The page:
Welcome to the September newsletter from The Policy Observatory for 2017. We offer some links in this newsletter to our reports relating to election 2017 policy issues, to new Briefing Papers, and video available from our recent Big Data event.
The Policy Observatory’s Reports & Projects page contains a number of backgrounders on a range of social and economic issues, by experts in the field. Many are particularly relevant to 2017 election issues, including the following:
Public health policy researcher Philippa Howden-Chapman calls for the New Zealand government to be bold and innovate to address stubborn and damaging social problems:
We have a trio of reports by economists Bill Rosenberg and Ganesh Nana and exporter John Walley on underlying or structural problems with the New Zealand economy. Why does New Zealand suffer from low wages, low productivity, and low levels of complexity in manufacturing?
New Zealand’s low value economy By Bill Rosenberg
The state of the New Zealand economy By Ganesh Nana
Observations on the real economy in New Zealand By John Walley
The term ‘social investment’ has made an appearance on the campaign trail, but what, exactly, does it mean?
Budget 2017: What does ‘social investment’ really mean? By Simon Chapple
We have two reports from 2017 on aspects of the housing crisis, covering supply and price:
Housing prices relative to consumer prices By Brian Easton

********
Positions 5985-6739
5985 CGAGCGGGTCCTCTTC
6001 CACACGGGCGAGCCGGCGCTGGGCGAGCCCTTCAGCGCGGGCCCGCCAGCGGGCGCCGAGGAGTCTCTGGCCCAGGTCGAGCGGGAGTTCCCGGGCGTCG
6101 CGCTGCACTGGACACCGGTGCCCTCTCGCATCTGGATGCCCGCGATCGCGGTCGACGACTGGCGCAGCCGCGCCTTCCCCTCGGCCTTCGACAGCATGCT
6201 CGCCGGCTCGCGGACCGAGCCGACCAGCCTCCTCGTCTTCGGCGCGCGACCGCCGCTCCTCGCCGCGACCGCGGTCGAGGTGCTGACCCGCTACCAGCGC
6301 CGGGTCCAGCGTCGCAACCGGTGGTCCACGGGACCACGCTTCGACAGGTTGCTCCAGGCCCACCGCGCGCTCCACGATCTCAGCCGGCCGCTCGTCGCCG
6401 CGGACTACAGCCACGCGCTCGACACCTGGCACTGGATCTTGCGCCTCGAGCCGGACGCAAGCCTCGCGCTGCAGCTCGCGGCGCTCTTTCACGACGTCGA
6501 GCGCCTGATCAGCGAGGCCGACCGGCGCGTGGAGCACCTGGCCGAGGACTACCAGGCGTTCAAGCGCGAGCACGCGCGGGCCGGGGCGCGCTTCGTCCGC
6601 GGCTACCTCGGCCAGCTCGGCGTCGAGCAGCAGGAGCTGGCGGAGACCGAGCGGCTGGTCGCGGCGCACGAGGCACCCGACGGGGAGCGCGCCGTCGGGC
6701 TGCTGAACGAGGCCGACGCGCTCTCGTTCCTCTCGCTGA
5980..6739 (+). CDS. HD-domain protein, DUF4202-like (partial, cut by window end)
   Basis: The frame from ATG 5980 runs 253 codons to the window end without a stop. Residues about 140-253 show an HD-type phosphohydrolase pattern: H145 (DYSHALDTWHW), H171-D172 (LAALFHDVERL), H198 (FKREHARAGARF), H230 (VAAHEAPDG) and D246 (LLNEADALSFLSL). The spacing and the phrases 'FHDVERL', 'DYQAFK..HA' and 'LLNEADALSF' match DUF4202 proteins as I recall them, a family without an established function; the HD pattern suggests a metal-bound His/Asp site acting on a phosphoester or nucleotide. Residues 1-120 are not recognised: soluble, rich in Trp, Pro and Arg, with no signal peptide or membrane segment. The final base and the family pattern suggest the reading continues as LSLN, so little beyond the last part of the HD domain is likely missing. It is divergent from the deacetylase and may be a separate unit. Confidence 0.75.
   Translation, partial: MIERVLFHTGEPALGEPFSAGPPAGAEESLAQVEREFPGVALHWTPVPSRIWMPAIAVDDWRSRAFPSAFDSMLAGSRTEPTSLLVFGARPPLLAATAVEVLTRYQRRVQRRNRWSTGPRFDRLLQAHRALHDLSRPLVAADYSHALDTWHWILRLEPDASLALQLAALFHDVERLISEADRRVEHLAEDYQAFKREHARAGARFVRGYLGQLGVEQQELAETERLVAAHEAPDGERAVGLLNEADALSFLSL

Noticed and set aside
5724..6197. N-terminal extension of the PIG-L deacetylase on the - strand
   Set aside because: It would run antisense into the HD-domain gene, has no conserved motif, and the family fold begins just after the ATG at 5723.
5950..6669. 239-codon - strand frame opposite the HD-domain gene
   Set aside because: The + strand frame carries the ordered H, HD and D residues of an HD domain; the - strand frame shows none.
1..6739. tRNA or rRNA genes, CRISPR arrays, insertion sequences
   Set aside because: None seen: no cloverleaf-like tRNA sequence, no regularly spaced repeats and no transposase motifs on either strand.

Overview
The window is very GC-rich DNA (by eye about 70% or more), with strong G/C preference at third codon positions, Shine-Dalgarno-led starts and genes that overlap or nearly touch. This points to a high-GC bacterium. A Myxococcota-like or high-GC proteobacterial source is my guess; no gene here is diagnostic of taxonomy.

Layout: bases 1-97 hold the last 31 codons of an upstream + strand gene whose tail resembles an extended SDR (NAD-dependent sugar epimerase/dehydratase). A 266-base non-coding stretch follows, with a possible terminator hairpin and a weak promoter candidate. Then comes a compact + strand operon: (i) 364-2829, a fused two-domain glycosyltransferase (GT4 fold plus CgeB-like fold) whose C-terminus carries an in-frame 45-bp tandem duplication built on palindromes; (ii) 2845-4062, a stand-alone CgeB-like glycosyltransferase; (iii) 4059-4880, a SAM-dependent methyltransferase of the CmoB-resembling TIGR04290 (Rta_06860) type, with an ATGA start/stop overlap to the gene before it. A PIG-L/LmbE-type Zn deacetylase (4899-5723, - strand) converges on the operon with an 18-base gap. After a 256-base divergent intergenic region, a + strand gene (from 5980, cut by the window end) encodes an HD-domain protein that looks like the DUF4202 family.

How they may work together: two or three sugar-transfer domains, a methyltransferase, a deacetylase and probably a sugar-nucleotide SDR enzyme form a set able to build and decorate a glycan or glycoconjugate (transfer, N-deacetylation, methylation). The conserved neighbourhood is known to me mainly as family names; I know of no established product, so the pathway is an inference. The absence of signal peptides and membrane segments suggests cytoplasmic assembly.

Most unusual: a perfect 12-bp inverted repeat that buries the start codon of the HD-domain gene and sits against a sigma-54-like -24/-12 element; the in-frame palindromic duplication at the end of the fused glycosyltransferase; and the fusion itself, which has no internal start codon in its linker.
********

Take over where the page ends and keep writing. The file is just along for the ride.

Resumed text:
Founder of The Policy Observatory, Emeritus Professor Ian Shirley, was interviewed by Kim Hill on RNZ National on the 2nd of September. Ian discusses his career from community development to academia. He makes the case for grassroots input into social and development policies, and for more nuanced measures of quality of life than macroeconomic indicators.
The Briefing Papers website was begun in 2014 by Emeritus Professor Ian Shirley and continues with a new paper most weeks.
MMP has come of age By Peter Aimer
Political scientist Peter Aimer was active in campaigning for the introduction of MMP. In this Briefing Paper, he looks back at 21 years of elections under the system. Public acceptance of MMP was neither immediate nor straightforward. 21 years on, calls to replace it have (mostly) died away - but does it need further improvement?
Restructuring individuals: The use of sanctions in New Zealand’s welfare system By Alicia Sudden
New welfare sanctions came into force in 2013, but despite its commitment to evidence-based policy in the social welfare arena, the government has chosen not to investigate the impacts of sanctions on welfare recipients – even in households that include children. Alicia Sudden looks at what we do know about the new sanctions regime, and concludes it represents both a withdrawal of state care and an increase in state policing of beneficiaries.
Power imbalances in local vs central government By Christine Rose
The most important relationship Auckland Council has is with central government, but it is not an equal relationship. Christine Rose writes about the subservient relationship of local to central government in New Zealand.
Transforming to a prison-free society By John Buttle
New Zealand has high and increasing incarceration levels, despite a steady drop in crime levels since the 1990s. Given there is evidence that prisons do not work, could we ever move to a prison-free society? AUT criminologist John Buttle makes the case.
Video is now available from the Policy Observatory’s panel discussion on the risks and opportunities of big data, an event held in August:
The page includes a video of the whole session, as well as some excerpts from our speakers.
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